What is Private Labeling? The Ultimate Guide in 2020

In this guide, you’ll learn how private labeling works, weigh its pros and cons, explore private label brand examples, and get trending product ideas

Dropshipping, private labeling, white labeling, wholesaling, manufacturing… ecommerce can seem pretty overwhelming sometimes – where should you start?

If you’re interested in selling products online, you’ve probably heard of private labeling – but where does it fit in the mix, and is it the right ecommerce model for you?

Let’s find out.

In this guide, you’ll learn how it works, weigh pros and cons, explore private label brand examples, and get trending product ideas.

(Psst! While we feature certain third party brands in this article, we are not affiliated with them, other than those related to Shopify and Oberlo.)

What is Private Labeling?

What does private label mean? Private labeling is a process used to source products. Retailers will contract other companies to customize existing products to their specifications. This means that retailers don’t need to design and manufacture products from scratch. Then the retailer sells those products under its brand.

How It Works

Say you want to start selling men’s jackets online. Instead of designing and manufacturing new jackets, you can contact a manufacturer or supplier who already makes a selection of men’s jackets. 

You can then have the supplier make some simple changes to the jacket and brand it with your logo and labels – these steps will help differentiate your jackets from competitors’. Then, you would sell these jackets under your brand.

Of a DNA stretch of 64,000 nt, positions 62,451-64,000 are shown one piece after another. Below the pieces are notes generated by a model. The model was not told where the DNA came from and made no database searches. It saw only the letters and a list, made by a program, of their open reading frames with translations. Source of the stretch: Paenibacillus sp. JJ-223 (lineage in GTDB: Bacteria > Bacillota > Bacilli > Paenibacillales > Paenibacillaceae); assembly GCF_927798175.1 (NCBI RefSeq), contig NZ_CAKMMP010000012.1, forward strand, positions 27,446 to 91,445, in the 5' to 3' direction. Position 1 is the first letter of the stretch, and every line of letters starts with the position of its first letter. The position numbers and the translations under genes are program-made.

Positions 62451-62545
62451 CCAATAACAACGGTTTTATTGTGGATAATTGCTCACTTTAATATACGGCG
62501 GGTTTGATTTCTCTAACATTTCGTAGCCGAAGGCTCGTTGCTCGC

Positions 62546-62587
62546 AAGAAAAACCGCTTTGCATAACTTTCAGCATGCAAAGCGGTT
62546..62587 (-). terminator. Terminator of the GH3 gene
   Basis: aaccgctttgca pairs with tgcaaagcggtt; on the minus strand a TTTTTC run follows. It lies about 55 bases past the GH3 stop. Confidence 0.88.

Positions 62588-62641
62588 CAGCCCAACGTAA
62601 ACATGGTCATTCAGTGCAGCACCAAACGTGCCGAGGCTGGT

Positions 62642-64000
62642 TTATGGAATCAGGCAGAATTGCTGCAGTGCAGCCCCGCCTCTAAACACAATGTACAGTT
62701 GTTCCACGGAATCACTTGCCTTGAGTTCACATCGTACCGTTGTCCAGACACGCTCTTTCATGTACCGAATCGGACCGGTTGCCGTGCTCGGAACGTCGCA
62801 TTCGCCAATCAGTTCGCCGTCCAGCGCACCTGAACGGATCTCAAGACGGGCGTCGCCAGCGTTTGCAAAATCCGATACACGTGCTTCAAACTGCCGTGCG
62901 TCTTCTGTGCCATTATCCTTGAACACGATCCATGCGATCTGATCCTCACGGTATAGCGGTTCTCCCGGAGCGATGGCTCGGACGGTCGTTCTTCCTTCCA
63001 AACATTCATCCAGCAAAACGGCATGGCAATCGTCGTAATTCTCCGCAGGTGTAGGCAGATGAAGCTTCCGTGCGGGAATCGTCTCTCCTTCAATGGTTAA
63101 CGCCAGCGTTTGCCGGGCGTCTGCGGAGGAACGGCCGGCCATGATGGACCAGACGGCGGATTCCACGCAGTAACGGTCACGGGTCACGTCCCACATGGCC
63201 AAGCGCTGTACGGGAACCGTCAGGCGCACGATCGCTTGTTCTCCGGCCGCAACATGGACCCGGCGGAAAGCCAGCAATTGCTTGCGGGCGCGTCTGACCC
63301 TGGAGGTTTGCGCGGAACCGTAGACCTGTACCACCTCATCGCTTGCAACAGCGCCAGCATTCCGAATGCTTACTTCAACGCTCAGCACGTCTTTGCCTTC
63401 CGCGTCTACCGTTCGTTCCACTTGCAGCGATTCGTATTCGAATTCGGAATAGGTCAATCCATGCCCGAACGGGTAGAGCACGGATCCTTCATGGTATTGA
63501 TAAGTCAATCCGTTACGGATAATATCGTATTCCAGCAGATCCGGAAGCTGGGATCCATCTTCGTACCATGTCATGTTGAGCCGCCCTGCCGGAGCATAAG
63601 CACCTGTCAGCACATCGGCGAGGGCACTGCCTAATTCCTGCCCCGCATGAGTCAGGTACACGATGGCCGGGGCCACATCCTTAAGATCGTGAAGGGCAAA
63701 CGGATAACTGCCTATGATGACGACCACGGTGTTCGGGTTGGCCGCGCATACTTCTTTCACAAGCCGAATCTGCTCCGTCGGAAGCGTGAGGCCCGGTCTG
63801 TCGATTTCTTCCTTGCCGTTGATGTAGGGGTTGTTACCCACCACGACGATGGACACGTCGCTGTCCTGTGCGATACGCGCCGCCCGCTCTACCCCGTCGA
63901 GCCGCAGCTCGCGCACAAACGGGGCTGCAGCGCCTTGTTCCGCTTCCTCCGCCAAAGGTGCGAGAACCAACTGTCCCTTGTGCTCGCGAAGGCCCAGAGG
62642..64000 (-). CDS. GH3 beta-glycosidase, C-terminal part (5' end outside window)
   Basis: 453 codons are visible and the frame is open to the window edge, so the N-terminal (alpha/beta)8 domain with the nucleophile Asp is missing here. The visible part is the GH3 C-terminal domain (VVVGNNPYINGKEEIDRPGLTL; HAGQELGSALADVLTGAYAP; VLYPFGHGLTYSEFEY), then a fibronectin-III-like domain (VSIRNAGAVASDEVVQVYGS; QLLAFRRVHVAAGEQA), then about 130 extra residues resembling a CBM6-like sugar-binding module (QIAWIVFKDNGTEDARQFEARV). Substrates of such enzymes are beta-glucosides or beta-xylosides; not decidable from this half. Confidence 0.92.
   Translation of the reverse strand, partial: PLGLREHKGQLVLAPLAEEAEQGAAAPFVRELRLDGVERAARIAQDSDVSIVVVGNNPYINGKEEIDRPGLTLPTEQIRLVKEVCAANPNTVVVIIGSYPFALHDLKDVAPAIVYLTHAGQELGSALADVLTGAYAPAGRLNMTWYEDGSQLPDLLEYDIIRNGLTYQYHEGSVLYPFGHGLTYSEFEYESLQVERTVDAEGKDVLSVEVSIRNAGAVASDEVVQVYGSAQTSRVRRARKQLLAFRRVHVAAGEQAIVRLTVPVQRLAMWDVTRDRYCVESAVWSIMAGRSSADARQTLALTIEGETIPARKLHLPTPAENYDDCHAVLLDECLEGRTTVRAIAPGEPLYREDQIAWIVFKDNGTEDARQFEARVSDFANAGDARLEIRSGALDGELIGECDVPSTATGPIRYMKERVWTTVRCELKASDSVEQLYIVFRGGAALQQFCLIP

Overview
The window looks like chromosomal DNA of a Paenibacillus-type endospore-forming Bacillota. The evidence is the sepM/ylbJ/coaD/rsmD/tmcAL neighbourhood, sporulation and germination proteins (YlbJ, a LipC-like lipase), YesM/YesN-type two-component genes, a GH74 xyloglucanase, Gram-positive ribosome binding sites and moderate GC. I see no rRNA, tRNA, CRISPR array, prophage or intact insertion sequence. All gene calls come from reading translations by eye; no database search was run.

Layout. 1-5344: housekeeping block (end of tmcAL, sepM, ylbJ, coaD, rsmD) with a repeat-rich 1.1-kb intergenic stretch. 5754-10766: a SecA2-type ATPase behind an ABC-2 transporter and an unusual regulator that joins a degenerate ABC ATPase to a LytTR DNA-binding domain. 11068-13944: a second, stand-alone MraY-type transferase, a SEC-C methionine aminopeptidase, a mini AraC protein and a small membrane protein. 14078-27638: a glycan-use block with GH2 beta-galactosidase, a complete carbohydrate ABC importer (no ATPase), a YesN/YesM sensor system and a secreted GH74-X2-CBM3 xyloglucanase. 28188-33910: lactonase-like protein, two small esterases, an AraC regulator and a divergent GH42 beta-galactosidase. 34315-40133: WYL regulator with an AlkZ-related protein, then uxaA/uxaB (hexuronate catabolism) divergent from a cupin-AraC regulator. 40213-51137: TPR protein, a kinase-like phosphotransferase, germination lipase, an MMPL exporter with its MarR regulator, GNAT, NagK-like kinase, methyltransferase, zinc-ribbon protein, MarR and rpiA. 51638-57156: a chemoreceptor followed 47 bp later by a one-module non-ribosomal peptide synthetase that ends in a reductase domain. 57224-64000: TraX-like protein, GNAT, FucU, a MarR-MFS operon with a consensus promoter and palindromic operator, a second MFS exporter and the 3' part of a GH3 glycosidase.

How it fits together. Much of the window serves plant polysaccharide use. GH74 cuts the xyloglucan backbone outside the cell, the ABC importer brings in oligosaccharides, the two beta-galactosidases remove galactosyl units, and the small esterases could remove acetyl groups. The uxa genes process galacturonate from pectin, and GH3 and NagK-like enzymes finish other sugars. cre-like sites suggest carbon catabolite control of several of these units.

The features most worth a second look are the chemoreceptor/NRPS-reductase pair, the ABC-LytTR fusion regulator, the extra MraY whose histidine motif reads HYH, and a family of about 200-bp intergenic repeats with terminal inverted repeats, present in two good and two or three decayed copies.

You won’t have to spend time and money on product design and development costs. And your costs will be lower than if you were to purchase other brand’s products wholesale. As a result, your private label products will have bigger margins.

Private Labeling Vs. Other Ecommerce Business Models

If you’re considering starting a private label business, it helps to understand how this ecommerce business method differs from other models.

To make things clear, let’s run through five different ways to source and sell products online to see how private label companies fit into the mix.

Level #1. Dropshipping

Dropshipping is the perfect ecommerce model for beginners. It carries barely any risk as you can get started for as little as $29 per month – the cost of a Basic Shopify plan.

So, what is dropshipping?

Dropshipping is the process of selling generic products online. The best part? You don’t need to purchase any inventory upfront. 

Instead, you work with a third-party company that stores and ships the products to your customers. Once you receive an order, your supplier is notified and paid automatically. Then they’ll send the product to your customer for you.